Modifying func_closure

Robert Brewer fumanchu at
Fri Jul 9 23:13:48 CEST 2004

Jacek Generowicz wrote:
> I think that I am trying to modify g.func_closure[0]
> I'm trying to do something like the following. (I'm no Schemer, so
> there may well be a more concise way of putting it.)
>   (define closures
>     (let ((enclosed 1))
>       (define (report) enclosed)
>       (define (modify new) (set! enclosed new))
>       (list report modify)))
>   (define report (car closures))
>   (define modify (cadr closures))
>   (report)    ; -> 1
>   (modify 2)
>   (report)    ; -> 2

I'm no Schemer either, but I'm going to take a shot at the equivalent

def closures():
    enclosed = [1]
    def report():
        return enclosed[0]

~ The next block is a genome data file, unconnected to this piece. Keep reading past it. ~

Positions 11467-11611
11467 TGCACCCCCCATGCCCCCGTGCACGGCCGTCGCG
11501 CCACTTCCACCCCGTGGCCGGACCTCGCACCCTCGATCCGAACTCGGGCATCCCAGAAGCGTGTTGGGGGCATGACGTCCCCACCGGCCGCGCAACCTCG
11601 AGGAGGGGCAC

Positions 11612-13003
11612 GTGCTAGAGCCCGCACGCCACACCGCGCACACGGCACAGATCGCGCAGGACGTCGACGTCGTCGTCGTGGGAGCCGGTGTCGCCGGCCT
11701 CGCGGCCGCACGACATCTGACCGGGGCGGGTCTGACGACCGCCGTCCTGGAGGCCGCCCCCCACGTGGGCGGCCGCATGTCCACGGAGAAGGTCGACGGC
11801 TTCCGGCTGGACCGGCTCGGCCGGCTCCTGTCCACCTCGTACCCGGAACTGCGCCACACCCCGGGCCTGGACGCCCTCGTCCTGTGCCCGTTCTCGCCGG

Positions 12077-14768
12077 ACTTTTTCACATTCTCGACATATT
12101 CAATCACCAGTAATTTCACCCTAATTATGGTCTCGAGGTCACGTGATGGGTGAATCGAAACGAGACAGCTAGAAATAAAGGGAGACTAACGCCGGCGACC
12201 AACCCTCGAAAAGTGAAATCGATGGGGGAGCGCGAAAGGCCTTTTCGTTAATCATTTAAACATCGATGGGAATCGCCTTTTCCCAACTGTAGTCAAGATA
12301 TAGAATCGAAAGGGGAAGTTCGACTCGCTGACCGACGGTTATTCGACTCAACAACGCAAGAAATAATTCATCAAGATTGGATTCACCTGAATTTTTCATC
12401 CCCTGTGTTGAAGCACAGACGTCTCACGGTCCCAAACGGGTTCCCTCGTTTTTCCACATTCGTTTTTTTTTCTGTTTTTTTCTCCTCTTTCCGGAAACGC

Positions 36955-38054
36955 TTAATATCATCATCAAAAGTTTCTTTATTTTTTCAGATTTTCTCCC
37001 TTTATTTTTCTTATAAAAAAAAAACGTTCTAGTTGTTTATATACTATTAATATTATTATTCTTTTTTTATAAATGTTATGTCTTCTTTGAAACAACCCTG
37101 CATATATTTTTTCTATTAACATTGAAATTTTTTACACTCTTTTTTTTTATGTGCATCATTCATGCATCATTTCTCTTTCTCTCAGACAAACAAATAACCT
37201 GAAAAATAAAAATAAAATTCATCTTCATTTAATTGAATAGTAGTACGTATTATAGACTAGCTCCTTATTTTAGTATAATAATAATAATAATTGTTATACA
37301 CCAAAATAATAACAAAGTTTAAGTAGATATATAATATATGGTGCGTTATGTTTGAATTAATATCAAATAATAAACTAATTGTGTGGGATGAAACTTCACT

def modify(new):
        enclosed[0] = new
        return enclosed[0]
    return report, modify

report, modify = closures()
report() there are ways to fake it using mutation rather than rebinding.

Which immediately brings up the question: why not use a class instead?

class Closure(object):
    def __init__(self):
        self.enclosed = 1
    def report(self):
        return self.enclosed
    def modify(self, new):
        self.enclosed = new

...but I assume you have your reasons. ;)

Robert Brewer
Amor Ministries
fumanchu at

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